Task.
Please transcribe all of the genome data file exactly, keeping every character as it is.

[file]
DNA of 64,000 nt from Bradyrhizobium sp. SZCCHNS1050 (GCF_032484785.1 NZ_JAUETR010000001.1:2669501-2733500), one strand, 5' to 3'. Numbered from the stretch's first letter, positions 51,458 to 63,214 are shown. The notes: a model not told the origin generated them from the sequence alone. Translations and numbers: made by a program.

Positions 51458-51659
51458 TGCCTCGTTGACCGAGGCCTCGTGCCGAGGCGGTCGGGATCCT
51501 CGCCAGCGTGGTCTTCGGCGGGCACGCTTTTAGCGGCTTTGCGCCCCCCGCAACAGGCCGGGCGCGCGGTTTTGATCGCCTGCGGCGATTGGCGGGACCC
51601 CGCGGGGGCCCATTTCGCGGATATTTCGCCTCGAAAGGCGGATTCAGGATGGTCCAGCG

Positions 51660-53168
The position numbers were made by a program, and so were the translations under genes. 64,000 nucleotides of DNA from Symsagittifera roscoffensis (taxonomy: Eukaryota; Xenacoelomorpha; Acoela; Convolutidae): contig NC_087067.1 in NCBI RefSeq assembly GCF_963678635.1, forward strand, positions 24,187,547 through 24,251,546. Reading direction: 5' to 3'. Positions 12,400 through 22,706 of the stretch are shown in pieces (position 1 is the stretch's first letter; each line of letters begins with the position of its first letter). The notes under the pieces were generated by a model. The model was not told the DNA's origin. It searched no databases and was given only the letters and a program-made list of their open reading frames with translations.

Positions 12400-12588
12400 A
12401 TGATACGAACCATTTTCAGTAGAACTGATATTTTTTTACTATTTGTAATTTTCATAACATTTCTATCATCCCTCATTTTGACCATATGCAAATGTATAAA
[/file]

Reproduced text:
DNA of 64,000 nt from Bradyrhizobium sp. SZCCHNS1050 (GCF_032484785.1 NZ_JAUETR010000001.1:2669501-2733500), one strand, 5' to 3'. Numbered from the stretch's first letter, positions 51,458 to 63,214 are shown. The notes: a model not told the origin generated them from the sequence alone. Translations and numbers: made by a program.

Positions 51458-51659
51458 TGCCTCGTTGACCGAGGCCTCGTGCCGAGGCGGTCGGGATCCT
51501 CGCCAGCGTGGTCTTCGGCGGGCACGCTTTTAGCGGCTTTGCGCCCCCCGCAACAGGCCGGGCGCGCGGTTTTGATCGCCTGCGGCGATTGGCGGGACCC
51601 CGCGGGGGCCCATTTCGCGGATATTTCGCCTCGAAAGGCGGATTCAGGATGGTCCAGCG

Positions 51660-53168
The position numbers were made by a program, and so were the translations under genes. 64,000 nucleotides of DNA from Symsagittifera roscoffensis (taxonomy: Eukaryota; Xenacoelomorpha; Acoela; Convolutidae): contig NC_087067.1 in NCBI RefSeq assembly GCF_963678635.1, forward strand, positions 24,187,547 through 24,251,546. Reading direction: 5' to 3'. Positions 12,400 through 22,706 of the stretch are shown in pieces (position 1 is the stretch's first letter; each line of letters begins with the position of its first letter). The notes under the pieces were generated by a model. The model was not told the DNA's origin. It searched no databases and was given only the letters and a program-made list of their open reading frames with translations.

Positions 12400-12588
12400 A
12401 TGATACGAACCATTTTCAGTAGAACTGATATTTTTTTACTATTTGTAATTTTCATAACATTTCTATCATCCCTCATTTTGACCATATGCAAATGTATAAA